Ma worked fast, though. After she got your head and butt properly situated under the chair and got herself sitting in it, the beating lasted for less than two minutes—just like wringing the neck of a chicken you were going to eat for dinner. Chicken or child, you do not tarry. As she beat us, she’d tell us why. Then she would remind us of other things we had done that she did not like. Lying with your head under the chair was like being in a choke hold, and you could have easily passed out. Her licks were hard, with a stick or a broom handle, and after a couple of licks, you couldn’t even cry or scream.

Even Dad was cautious of Ma. When he came home after drinking, he’d open the screen door slowly and throw his hat inside onto the floor to determine what type of mood she was in. If Ma didn’t say anything, he knew she was in a good mood and felt it was safe to enter. Otherwise, he sat on the porch until he thought she had cooled off. If she started fussing he knew that he was not going to have a good time: Ma would be after him about drinking, talk about how his family was crazy, he was a not good man, he should not be gambling because we needed the money—anything to make him feel less than a man.

So I don’t know how Johnnie and I had the nerve to rebel against Ma, but we did. Johnnie always sassed Ma on the run, or under her breath. Like she’d say, “When Dad’s get home I’m gonna ask him where I get my color from!” Ma would hear the mumbling, and that was all she’d need for a beat down. But I admired that dare Johnnie had in her, and I was an instigator for her. She was not afraid of anything, not even the dead.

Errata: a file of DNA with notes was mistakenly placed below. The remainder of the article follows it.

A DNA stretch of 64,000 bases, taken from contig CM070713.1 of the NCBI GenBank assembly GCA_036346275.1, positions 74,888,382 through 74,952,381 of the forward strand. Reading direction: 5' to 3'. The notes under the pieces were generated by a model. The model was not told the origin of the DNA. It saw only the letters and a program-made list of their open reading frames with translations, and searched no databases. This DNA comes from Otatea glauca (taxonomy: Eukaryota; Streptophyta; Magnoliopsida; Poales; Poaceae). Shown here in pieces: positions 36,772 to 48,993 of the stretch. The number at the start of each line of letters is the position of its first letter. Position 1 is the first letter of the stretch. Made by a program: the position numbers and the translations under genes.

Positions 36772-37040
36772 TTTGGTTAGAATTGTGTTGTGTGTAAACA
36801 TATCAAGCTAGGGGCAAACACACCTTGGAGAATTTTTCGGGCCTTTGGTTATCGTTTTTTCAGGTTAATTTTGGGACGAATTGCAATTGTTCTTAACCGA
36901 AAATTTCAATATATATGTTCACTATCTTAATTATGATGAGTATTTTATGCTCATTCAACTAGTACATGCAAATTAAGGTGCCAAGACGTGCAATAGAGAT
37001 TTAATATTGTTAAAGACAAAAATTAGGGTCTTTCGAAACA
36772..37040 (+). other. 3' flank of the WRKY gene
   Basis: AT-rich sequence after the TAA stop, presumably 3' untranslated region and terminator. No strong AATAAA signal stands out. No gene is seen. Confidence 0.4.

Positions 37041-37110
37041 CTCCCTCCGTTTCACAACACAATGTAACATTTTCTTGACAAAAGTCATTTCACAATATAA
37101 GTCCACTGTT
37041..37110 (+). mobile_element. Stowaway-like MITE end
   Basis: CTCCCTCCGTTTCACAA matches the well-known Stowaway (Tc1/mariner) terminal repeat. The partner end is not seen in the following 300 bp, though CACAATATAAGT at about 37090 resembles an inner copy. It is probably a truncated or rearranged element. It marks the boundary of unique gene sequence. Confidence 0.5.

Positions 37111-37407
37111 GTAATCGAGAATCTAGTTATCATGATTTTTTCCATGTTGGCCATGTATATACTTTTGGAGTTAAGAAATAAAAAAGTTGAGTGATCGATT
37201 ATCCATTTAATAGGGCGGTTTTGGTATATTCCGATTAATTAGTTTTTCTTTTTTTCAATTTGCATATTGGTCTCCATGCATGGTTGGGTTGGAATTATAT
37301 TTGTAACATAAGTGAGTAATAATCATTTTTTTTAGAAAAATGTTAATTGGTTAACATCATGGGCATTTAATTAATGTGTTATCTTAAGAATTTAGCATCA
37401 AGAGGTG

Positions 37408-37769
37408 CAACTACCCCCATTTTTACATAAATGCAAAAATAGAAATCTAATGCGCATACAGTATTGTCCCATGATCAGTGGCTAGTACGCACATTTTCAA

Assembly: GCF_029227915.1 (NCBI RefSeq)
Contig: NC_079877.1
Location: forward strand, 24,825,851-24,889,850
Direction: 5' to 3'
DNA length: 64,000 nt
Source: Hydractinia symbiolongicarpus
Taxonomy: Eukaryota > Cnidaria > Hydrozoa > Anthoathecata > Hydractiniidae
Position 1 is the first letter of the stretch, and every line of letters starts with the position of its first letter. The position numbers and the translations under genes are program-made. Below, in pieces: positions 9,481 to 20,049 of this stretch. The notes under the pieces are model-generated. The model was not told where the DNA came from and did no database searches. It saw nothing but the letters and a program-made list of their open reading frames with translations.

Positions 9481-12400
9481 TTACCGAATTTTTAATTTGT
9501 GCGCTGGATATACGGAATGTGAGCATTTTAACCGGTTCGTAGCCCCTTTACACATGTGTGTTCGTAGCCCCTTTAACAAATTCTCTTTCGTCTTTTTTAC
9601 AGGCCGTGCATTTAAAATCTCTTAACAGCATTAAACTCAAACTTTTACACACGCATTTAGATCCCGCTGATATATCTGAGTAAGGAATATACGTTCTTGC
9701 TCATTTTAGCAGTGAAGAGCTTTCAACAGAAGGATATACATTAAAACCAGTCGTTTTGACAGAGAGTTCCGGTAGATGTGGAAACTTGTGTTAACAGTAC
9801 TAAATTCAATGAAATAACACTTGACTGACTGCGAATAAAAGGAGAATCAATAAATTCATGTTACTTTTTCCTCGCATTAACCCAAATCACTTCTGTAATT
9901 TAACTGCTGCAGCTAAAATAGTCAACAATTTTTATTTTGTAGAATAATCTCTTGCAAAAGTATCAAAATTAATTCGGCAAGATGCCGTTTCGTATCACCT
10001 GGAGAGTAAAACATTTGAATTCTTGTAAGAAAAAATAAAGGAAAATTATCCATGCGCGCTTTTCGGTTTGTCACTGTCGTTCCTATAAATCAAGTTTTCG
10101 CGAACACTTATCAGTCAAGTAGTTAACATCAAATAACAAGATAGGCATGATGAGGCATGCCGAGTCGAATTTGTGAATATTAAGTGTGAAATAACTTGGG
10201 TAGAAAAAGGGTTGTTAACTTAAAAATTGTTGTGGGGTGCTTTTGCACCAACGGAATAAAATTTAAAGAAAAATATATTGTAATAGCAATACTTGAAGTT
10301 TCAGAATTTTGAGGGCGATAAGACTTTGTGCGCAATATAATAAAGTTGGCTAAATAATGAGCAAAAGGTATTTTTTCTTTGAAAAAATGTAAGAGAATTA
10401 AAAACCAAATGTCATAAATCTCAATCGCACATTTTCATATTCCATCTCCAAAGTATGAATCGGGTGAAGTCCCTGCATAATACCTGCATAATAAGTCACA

Johnnie’s nickname growing up was “Mama.” Aunt Juanita gave her this nickname and it stuck because Johnnie was the one who helped Ma talk to white folks whenever she had to go to town to take care of business, and it was Johnnie who helped Auntie with ways to do business in a common-sense way. “Mama, I need you to go with me to the courts to pay a bill,” Auntie would say. Then all the details of the transaction had to be discussed, because Johnnie wanted things to go as planned.

She was like a stage actor practicing a scene, even with ordinary things like scheduling the day. Auntie’d say, “Mama, first we’re going over my brother Marvin’s house to pick up the milk and butter, then we going to pick the berries next.” Johnnie would interrupt, “Auntie, why are you going to drive to Uncle Marvin’s house first and drive out of your way so we can pick the berries? We should pick berries first, and on our way back, since we got to come that way, we can stop at Uncle Merley’s house to pick up the milk and butter.”

“Mama, you have so much sense. You’re going to make something of yourself one day.”